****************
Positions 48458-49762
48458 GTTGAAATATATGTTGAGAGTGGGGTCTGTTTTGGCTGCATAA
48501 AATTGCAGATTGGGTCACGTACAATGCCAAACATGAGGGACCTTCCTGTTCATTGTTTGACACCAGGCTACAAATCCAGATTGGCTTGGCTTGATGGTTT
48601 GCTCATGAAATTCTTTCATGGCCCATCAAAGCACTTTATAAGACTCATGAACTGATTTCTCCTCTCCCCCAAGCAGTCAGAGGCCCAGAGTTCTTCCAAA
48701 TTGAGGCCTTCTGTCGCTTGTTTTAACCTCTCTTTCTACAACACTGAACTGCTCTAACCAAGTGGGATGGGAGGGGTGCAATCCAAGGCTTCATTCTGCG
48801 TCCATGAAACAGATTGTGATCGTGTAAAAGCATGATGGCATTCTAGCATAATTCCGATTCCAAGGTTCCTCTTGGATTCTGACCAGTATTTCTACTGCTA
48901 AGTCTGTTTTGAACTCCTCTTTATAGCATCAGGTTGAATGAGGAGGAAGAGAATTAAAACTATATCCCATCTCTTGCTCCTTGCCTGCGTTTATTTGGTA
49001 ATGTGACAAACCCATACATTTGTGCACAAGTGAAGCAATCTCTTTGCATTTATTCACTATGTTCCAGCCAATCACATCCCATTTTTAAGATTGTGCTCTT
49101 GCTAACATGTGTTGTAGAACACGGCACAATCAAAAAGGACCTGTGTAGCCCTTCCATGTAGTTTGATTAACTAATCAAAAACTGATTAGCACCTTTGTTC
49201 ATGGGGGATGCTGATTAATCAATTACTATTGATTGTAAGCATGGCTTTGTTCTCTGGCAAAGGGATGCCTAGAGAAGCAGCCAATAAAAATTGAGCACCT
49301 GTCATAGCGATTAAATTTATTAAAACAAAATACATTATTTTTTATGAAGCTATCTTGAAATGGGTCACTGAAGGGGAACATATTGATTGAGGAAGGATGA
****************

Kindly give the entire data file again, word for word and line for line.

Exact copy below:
Positions 48458-49762
48458 GTTGAAATATATGTTGAGAGTGGGGTCTGTTTTGGCTGCATAA
48501 AATTGCAGATTGGGTCACGTACAATGCCAAACATGAGGGACCTTCCTGTTCATTGTTTGACACCAGGCTACAAATCCAGATTGGCTTGGCTTGATGGTTT
48601 GCTCATGAAATTCTTTCATGGCCCATCAAAGCACTTTATAAGACTCATGAACTGATTTCTCCTCTCCCCCAAGCAGTCAGAGGCCCAGAGTTCTTCCAAA
48701 TTGAGGCCTTCTGTCGCTTGTTTTAACCTCTCTTTCTACAACACTGAACTGCTCTAACCAAGTGGGATGGGAGGGGTGCAATCCAAGGCTTCATTCTGCG
48801 TCCATGAAACAGATTGTGATCGTGTAAAAGCATGATGGCATTCTAGCATAATTCCGATTCCAAGGTTCCTCTTGGATTCTGACCAGTATTTCTACTGCTA
48901 AGTCTGTTTTGAACTCCTCTTTATAGCATCAGGTTGAATGAGGAGGAAGAGAATTAAAACTATATCCCATCTCTTGCTCCTTGCCTGCGTTTATTTGGTA
49001 ATGTGACAAACCCATACATTTGTGCACAAGTGAAGCAATCTCTTTGCATTTATTCACTATGTTCCAGCCAATCACATCCCATTTTTAAGATTGTGCTCTT
49101 GCTAACATGTGTTGTAGAACACGGCACAATCAAAAAGGACCTGTGTAGCCCTTCCATGTAGTTTGATTAACTAATCAAAAACTGATTAGCACCTTTGTTC
49201 ATGGGGGATGCTGATTAATCAATTACTATTGATTGTAAGCATGGCTTTGTTCTCTGGCAAAGGGATGCCTAGAGAAGCAGCCAATAAAAATTGAGCACCT
49301 GTCATAGCGATTAAATTTATTAAAACAAAATACATTATTTTTTATGAAGCTATCTTGAAATGGGTCACTGAAGGGGAACATATTGATTGAGGAAGGATGA